In October 1772 Richard Bolitho waits at Portsmouth to join the Gorgon, a seventy-four gun ship of the line. Although only sixteen, Midshipman Bolitho is already a veteran of four years in the King's Navy, and is determined that in this, his second ship, he will not make the mistakes or forget the lessons of his earlier experiences in the hard and demanding ways of the sea. Many of the ship's company are new and untrained, and when the hazards of bad weather, and the relentless hardships which are the daily lot of the common sailor, begin to show themselves, the midshipmen soon discover that authority, no matter how junior, is no easy thing. England is at peace with her old enemies, France and Spain, but the growing menace of piracy across the trade routes, worsened by rich and brutal trade of slavery between Africa and the Americas, make sea travel no less perilous. Gorgon's captain is ordered to take his ship to Africa's west coast and 'show the flag', and by example and swift action to destroy those who challenge his authority. From the captain down to the midshipmen it becomes evident that their new enemy is as dangerous and as skilful as any who fights in the line of battle.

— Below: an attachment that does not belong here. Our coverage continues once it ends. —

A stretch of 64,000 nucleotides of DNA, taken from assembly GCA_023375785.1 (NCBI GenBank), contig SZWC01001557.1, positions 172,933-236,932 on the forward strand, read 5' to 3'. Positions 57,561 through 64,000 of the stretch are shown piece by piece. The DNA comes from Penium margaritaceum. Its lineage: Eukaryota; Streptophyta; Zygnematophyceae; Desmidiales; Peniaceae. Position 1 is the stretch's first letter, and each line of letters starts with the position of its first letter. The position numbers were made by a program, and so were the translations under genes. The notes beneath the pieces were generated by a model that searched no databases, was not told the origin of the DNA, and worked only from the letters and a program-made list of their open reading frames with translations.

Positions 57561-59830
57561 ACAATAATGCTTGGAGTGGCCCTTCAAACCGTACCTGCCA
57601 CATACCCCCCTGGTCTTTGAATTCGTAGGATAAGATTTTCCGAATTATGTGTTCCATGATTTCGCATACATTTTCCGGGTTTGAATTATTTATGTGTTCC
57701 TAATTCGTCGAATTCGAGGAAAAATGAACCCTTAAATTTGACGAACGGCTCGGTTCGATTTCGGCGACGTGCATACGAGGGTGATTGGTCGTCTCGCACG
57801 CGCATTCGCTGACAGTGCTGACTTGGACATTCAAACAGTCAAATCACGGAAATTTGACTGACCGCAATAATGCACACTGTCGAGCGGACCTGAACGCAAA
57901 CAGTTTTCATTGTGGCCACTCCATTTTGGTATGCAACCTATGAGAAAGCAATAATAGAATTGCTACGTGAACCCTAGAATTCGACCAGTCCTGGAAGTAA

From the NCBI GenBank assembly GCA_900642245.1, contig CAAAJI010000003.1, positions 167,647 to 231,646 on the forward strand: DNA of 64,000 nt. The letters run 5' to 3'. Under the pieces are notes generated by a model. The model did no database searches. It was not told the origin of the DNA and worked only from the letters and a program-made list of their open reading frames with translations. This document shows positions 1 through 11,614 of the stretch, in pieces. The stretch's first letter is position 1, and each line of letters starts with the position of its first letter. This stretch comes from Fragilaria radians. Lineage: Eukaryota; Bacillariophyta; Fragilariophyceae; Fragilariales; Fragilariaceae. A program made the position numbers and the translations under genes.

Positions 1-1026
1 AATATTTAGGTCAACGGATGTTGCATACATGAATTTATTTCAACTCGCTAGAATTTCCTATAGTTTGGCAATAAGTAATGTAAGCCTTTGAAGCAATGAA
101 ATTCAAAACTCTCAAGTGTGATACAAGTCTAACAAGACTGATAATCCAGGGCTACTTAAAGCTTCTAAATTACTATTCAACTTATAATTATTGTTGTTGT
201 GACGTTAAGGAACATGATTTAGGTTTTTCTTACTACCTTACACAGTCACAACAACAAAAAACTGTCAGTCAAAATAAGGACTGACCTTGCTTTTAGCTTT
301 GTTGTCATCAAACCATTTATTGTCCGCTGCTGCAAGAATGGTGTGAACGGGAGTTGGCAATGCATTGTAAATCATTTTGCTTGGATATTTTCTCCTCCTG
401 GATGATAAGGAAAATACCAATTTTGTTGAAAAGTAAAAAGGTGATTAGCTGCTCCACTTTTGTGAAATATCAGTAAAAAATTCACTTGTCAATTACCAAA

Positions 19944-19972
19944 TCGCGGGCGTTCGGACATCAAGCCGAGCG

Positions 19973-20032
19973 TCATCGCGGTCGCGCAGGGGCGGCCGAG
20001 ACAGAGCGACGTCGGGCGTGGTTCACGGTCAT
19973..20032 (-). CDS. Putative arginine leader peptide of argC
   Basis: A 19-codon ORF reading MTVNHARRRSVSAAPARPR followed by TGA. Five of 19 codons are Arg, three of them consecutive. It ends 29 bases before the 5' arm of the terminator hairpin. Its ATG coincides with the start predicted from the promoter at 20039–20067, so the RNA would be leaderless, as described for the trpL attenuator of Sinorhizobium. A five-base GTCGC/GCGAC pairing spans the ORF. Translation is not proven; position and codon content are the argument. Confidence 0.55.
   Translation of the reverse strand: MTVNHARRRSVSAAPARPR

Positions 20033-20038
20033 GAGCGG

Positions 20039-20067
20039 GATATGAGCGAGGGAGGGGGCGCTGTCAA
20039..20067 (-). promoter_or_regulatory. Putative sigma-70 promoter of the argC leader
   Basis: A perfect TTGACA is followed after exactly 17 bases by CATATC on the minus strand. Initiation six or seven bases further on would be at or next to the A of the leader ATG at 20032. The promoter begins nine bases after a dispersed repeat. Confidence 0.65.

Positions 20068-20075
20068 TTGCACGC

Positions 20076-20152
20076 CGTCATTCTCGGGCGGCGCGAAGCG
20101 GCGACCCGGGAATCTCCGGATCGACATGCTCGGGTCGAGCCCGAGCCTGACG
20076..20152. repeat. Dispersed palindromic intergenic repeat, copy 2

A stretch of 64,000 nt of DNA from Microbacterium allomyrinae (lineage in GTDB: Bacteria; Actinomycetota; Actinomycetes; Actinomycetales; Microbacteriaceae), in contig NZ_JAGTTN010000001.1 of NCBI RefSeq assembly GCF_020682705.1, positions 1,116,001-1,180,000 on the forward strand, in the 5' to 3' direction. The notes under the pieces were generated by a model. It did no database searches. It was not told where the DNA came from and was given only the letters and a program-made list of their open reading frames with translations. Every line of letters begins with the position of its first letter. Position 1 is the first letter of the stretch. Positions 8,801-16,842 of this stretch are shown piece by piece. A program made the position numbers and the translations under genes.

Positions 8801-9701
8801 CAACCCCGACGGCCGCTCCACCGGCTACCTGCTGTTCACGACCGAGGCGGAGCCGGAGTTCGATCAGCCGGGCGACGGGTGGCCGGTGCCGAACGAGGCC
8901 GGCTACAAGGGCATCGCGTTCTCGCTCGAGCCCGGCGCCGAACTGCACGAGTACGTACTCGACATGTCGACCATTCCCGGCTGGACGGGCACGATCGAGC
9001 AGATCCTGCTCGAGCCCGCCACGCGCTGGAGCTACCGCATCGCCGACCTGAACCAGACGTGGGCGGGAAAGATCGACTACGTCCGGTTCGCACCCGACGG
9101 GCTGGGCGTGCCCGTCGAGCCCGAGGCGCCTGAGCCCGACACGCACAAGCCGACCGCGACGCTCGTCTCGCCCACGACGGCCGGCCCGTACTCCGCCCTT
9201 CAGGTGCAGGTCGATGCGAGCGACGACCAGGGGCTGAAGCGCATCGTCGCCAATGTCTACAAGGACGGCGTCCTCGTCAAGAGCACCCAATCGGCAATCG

'Peace or war, the requirements for this squadron remained unchanged. To protect, to show the flag, and to fight if necessary, to maintain that mastery of the sea which had been won with so much blood.' On the eve of Waterloo, a sense of finality and cautious hope pervade a nation wearied by decades of war. But peace will present its own challenges to Adam Bolitho, captain of His Majesty's Ship Unrivalled, as many of his contemporaries face the prospect of discharge. The life of a frigate captain is always lonely, but for Adam, mourning the death of his uncle Admiral Sir Richard Bolitho, that solitude acquires a deeper poignancy. He is, more than ever, alone, at the dawning of a new age for the Royal Navy, where the only constants are the sea and those enemies, often masked in the guise of friendship, who conspire to destroy him.
When in 1798 Richard Bolitho hoists his broad pendant as commodore of a small squadron and prepares to re-enter the Mediterranean he is soon made aware of his responsibility. There are rumours of a massive French armada and of the latest type of artillery – and Bolitho's orders are to seek out the enemy and to discover the intentions of his growing force. Without any British bases in the Mediterranean, and unable to show favour to old friends, Bolitho is well aware that there are others within his ships who are no less dangerous than the enemy – and during the weeks and months in which the squadron faces the hazards of the weather and French broadsides alike, Bolitho knows that far more than his own future is at stake. A fleet, even a nation, could depend on his decisions and, when he places his squadron between the Nile and the power of France, he must accept the price of the challenge.